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How Lady Gaga’s Born This Way Turned Into A Religious Mess

Do you remember who Lady Gaga was in 2008? She was not “Mother Monster,” she had eyebrows, her outfits were outlandish, but she could have been someone you knew. Some eccentric fashion-obsessed friend who was into performance art, someone who frequented bars, smoked cigarettes and played piano with her hands and feet. The Lady Gaga of 2011 is not someone you could know. This is a transformed person, someone who was already a vast mutation, now mutated beyond recognition in a very short period of time. Lady Gaga is incapable of true extensive human interaction. She is the most famous person in the world right now, and probably the loneliest. On the other hand, at two billion fans and counting, you can no longer be considered an “outcast” and it is insulting to suggest otherwise.

In the first three years of her career she has put all her cards on the table, all the shock value, stories of a painful childhood, drug abuse, her dropping out of NYU and most importantly, her music and clothing. There is a reason for the word “clothing” going after “music.” If only as much time was put into the recording process as her outfits and set design. Lady Gaga is a sensation, but her latest album, Born This Way, fails in comparison to her previous package, The Fame and its expansion, The Fame Monster. The problem is in the title. Lady Gaga was not famous at all when she wrote and released The Fame. It was a cute title, endearing and tongue-in-cheek. Every song on The Fame was about money, recognition and sex. The later work, The Fame Monster was an obvious foreshadowing into dangerous territory.

In 2009, The Fame Monster, an eight song follow-up that featured club hits like “Bad Romance,” “Alejandro” and “Telephone,” already provided a window into the Haus of Gaga mindset. Lady Gaga was here to make a statement, she was weird, into Hitchcock and Alexander McQueen. She loved gay men. We already knew! The fact is, The Fame Monster was an excellent CD, and everyone knew history was in the making. No one since Britney Spears had even come close to achieving the pop-culture obsession of someone like Madonna or Michael Jackson. The sheer frenzy of it drew out the excitement or in some cases, extreme frustration, in everyone. The media became consumed, the fans became crazed and everyone in the world was waiting with bated breath, anticipating her next album, which had been described as “…Too precious to talk about” by RedOne, her own producer. On the topic of Born This Way, to her fans, Lady Gaga was quoted in saying “I promise you, I’ll never let you down.”

Let me get something straight, for any doubters. I am a Lady Gaga fan, I’m just not a blind fan. She is by no means an idol of mine. I follow her, I listen to her music in my house and car. I saw her in concert last summer. I loved her first two albums, but, here it comes, Born This Way is simply half-assed. Unlike her previous ventures into fun topics and hooks that could land Captain Ahab Moby Dick, or Santiago his giant marlin, Born This Way is drab, lacks creativity and is largely religious. Well, I take it back, it isn’t actually religious at all, but biblical mentions are not few or far between, Jesus in particular. It is my strong feeling that is not wise to alienate one’s fans. Fortunately for Lady Gaga, her fans are so devoted at this point she could truly become a satanist without them blinking an eye. Obviously the Jesus references are part of her schtick, and a not-so-subtle attempt to stir up controversy, especially on the second single “Judas.” The video for “Judas” is possibly her worst yet, a metaphorical ode to a very bad man indeed.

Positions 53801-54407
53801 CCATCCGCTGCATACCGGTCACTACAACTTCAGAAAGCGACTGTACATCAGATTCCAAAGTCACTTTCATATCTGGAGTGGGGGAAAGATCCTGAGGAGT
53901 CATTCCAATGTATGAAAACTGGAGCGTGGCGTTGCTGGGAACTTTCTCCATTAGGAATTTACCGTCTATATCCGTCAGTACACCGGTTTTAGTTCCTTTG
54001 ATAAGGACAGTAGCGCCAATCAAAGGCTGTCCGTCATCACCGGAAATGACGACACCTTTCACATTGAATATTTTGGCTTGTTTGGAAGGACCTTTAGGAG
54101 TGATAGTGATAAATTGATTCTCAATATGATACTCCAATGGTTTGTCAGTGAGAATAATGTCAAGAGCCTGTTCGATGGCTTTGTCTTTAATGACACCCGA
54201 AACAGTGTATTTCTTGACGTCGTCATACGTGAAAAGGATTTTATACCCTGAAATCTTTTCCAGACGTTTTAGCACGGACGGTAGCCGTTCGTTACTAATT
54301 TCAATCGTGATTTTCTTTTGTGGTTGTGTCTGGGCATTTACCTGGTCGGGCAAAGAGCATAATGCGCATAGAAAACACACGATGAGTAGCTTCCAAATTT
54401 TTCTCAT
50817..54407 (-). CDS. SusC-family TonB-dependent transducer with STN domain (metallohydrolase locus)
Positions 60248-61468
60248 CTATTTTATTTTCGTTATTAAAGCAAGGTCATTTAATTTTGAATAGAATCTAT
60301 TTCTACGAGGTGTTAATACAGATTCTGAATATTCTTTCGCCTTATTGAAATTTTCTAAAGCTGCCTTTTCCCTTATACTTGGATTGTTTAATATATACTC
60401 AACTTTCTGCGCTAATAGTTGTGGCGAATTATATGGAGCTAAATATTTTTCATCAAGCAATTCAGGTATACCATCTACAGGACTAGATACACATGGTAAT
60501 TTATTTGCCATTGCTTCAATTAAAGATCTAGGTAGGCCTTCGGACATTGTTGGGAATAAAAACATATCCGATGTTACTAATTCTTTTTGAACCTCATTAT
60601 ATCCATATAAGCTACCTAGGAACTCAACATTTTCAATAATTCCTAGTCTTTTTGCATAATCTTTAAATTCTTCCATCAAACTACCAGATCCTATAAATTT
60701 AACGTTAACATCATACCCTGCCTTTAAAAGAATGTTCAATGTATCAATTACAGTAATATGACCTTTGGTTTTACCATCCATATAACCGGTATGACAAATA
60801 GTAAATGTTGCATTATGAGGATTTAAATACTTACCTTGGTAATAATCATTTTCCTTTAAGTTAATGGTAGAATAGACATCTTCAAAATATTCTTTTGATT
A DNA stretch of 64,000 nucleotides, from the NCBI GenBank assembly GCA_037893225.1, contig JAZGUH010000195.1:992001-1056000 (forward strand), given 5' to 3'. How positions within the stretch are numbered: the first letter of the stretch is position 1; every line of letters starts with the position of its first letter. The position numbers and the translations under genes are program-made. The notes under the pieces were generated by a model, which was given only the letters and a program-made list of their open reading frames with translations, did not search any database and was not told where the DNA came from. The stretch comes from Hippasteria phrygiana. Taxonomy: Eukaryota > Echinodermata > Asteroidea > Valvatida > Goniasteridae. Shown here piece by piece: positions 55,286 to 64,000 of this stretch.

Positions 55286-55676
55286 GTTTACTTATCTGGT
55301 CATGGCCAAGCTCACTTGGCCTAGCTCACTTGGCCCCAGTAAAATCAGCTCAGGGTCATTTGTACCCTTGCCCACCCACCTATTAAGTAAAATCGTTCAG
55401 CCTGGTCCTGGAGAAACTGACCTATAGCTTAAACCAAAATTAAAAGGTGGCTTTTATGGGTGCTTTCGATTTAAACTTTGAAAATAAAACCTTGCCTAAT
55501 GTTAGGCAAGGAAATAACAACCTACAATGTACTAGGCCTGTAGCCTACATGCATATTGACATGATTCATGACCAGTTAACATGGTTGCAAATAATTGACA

I feel very uncomfortable at all the Jesus references, being an atheist or at least a agnostic, and I can imagine many of her more fair-weather fans might as well. Honestly I’m more uncomfortable at how ridiculous it is in general to write a song called “Government Hooker” or “Black Jesus + Amen Fashion” or even “Electric Chapel” which are all titles on her album. The absolute worst though I must say is the non-religious “Highway Unicorn (Road 2 Love)” which is not a funny joke at all if indeed it is one. Gaga explains to E! News that she is “…Obsessed with religious art” on defending “Judas,” and probably over half her album.

Here are some of the obvious preachy and over the top references to look out for, all very strong cases for contemplating Lady Gaga’s lazy songwriting abilities…

“I’m beautiful in a way and god makes no mistakes.” (“Born This Way”)

“Jesus is my virtue but Judas is the demon I cling to.” (“Judas”)

“I won’t speak your Jesus Christo.” (“Americano”)

“On the runway, work it, black Jesus.” (“Black Jesus + Amen Fashion”)

“I’ll dance, dance, dance with my hands, hands, hands above my head  like Jesus said.” (“Bloody Mary”)

“Pray for your sins right under the glass disco ball.” (“Electric Chapel”)

…I suggest buying this album in its entirety on for 99 cents if it’s still available, because that is what it’s worth.

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